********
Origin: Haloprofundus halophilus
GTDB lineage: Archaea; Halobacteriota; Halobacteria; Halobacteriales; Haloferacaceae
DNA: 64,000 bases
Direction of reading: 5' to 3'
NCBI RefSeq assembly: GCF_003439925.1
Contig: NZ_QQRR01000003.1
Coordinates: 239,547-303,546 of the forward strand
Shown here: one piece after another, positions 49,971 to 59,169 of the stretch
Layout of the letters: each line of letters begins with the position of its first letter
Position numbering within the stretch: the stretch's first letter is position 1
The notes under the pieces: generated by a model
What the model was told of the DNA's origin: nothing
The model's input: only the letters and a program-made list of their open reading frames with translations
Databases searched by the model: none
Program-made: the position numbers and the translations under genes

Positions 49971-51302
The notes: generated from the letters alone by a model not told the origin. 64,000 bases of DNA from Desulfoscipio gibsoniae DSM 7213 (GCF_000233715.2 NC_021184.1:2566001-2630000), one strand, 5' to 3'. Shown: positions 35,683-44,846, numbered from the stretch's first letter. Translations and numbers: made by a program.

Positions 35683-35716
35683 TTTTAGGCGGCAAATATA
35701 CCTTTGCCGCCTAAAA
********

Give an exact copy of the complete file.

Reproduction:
Origin: Haloprofundus halophilus
GTDB lineage: Archaea; Halobacteriota; Halobacteria; Halobacteriales; Haloferacaceae
DNA: 64,000 bases
Direction of reading: 5' to 3'
NCBI RefSeq assembly: GCF_003439925.1
Contig: NZ_QQRR01000003.1
Coordinates: 239,547-303,546 of the forward strand
Shown here: one piece after another, positions 49,971 to 59,169 of the stretch
Layout of the letters: each line of letters begins with the position of its first letter
Position numbering within the stretch: the stretch's first letter is position 1
The notes under the pieces: generated by a model
What the model was told of the DNA's origin: nothing
The model's input: only the letters and a program-made list of their open reading frames with translations
Databases searched by the model: none
Program-made: the position numbers and the translations under genes

Positions 49971-51302
The notes: generated from the letters alone by a model not told the origin. 64,000 bases of DNA from Desulfoscipio gibsoniae DSM 7213 (GCF_000233715.2 NC_021184.1:2566001-2630000), one strand, 5' to 3'. Shown: positions 35,683-44,846, numbered from the stretch's first letter. Translations and numbers: made by a program.

Positions 35683-35716
35683 TTTTAGGCGGCAAATATA
35701 CCTTTGCCGCCTAAAA